The Medieval Review 12.01.11

Rombs, Ronnie J., Alexander Y Hwang. Tradition & The Rule of Faith in the Early Church: Essays in Honor of Joseph T. Lienhard, S.J. . Washington D.C.: The Catholic University of America Press, 2010. Pp. xvi, 351. $39.95. ISBN 978-0-8132-1793-2. . .

Reviewed by:

Shawn W.J. Keough
American College of Louvain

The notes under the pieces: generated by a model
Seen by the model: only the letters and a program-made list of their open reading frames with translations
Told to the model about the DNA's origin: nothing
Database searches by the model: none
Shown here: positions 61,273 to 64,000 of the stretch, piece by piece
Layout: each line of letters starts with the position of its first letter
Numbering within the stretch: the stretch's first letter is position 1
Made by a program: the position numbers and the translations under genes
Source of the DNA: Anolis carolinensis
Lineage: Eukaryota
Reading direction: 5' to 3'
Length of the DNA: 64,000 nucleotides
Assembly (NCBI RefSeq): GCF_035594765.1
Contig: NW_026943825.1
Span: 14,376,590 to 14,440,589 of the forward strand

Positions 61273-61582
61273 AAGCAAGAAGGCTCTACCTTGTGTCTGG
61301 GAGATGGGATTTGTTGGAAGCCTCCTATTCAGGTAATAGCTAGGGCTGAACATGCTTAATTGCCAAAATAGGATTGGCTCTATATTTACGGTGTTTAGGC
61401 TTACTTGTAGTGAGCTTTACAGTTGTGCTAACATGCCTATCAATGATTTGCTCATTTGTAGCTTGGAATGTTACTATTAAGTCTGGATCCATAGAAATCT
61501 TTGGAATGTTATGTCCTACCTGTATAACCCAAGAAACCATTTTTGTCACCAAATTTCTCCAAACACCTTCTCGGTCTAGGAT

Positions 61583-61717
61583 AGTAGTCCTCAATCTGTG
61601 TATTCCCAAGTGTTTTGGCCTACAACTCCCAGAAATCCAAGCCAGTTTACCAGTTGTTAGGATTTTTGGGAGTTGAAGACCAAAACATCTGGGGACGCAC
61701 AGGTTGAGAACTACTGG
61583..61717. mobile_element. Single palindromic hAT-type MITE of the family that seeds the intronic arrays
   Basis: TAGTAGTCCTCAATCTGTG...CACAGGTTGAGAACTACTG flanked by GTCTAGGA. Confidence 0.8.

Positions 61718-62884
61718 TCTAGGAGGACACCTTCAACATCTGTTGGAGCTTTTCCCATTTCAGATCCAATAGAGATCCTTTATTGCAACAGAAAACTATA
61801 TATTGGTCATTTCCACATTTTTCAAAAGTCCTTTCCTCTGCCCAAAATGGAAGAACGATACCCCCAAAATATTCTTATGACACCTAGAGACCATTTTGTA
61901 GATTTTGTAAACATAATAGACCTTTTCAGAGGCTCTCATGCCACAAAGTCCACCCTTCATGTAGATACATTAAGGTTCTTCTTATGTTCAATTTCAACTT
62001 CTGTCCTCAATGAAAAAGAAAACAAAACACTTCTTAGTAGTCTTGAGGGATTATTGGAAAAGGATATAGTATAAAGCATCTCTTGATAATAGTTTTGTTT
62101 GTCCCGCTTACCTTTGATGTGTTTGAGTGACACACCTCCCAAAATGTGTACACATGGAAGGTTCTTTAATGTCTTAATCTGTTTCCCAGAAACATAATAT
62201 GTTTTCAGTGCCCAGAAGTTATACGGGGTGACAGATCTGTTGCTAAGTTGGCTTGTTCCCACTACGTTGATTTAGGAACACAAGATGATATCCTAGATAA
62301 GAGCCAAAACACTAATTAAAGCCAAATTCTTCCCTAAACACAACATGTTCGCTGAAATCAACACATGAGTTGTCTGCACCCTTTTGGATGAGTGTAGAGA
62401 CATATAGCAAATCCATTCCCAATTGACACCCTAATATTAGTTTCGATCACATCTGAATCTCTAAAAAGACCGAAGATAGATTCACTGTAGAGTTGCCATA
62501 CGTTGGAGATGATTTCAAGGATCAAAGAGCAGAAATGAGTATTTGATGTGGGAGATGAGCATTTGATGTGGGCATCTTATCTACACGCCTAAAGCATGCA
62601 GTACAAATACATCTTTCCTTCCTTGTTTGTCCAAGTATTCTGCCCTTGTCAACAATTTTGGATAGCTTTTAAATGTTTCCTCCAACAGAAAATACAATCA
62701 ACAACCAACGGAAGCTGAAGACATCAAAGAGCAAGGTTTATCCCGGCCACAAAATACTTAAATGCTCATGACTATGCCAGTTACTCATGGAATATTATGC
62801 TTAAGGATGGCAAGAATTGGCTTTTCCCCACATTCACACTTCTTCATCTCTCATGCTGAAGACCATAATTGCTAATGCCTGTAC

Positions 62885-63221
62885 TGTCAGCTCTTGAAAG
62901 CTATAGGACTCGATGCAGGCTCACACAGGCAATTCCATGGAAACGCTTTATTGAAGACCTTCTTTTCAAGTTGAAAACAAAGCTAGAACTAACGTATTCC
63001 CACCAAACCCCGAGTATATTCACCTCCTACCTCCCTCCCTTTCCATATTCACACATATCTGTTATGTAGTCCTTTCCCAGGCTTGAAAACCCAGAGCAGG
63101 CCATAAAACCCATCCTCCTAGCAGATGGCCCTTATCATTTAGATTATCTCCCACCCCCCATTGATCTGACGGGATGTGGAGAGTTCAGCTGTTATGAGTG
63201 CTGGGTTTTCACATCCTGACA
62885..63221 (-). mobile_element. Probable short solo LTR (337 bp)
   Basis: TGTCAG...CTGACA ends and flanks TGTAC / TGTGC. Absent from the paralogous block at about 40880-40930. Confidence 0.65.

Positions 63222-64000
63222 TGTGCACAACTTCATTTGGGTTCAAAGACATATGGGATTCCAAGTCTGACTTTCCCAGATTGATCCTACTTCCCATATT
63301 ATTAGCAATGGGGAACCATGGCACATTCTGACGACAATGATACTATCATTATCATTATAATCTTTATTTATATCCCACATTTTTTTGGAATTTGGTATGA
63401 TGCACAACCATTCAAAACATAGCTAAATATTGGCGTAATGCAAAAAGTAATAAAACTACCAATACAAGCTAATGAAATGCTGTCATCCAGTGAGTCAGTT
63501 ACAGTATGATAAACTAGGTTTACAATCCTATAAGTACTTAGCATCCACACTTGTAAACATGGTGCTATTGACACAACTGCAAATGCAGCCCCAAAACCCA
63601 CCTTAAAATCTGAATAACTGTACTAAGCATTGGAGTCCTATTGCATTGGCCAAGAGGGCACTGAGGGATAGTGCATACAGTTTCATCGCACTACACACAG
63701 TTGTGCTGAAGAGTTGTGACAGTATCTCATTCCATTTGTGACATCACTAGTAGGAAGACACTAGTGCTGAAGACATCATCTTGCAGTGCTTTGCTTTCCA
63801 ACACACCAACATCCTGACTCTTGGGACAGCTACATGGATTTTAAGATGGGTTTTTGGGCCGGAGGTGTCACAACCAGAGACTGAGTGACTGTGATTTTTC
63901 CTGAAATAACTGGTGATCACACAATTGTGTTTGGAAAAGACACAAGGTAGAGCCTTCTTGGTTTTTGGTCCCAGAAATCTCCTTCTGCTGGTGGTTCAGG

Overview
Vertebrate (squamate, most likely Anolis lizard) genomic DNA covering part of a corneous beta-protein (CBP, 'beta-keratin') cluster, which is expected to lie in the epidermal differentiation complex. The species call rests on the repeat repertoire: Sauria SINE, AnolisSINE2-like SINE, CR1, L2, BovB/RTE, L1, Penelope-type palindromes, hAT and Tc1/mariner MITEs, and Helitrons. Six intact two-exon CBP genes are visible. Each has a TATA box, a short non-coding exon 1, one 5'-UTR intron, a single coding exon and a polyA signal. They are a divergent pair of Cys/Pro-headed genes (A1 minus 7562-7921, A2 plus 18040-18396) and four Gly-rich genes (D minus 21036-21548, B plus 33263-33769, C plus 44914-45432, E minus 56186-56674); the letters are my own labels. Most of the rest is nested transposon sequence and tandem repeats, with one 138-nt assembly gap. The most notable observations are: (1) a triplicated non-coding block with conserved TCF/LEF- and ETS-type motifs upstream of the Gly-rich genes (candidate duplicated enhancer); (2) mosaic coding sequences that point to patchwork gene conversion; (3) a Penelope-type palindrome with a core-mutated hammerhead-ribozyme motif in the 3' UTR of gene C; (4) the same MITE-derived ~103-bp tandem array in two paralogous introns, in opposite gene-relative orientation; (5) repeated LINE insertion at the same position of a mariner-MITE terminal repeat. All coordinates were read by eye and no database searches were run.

This is a collection of essays dedicated to Joseph T. Lienhard, whose impressive vita rounds out the volume, on the occasion of his seventieth birthday. The collection's unifying theme, "Tradition and the Rule of Faith in the Early Church," was chosen because of the central place it has occupied in Lienhard's scholarship as well as in his own faith and vocation as a Jesuit priest. The theme is explicated by the editors with reference to Lienhard's own work, and is understood to refer not only to the handing on of "the faith"--defined as the faith proclaimed by Jesus and his apostles, and "established in and preserved by the Church as true" (x)--but also the ongoing function of that faith as norm and guide, a function originally expressed in the formation of the New Testament canon and still exercised in the Church by providing a rule for scripture's proper interpretation. This is an aptly chosen theme for a volume dedicated to someone who has "sought not only to present the truth and beauty of the writings of the Fathers, but also to remind the Church of the essential importance of tradition and the rule of faith both for the early Church and for the Church today" (ix).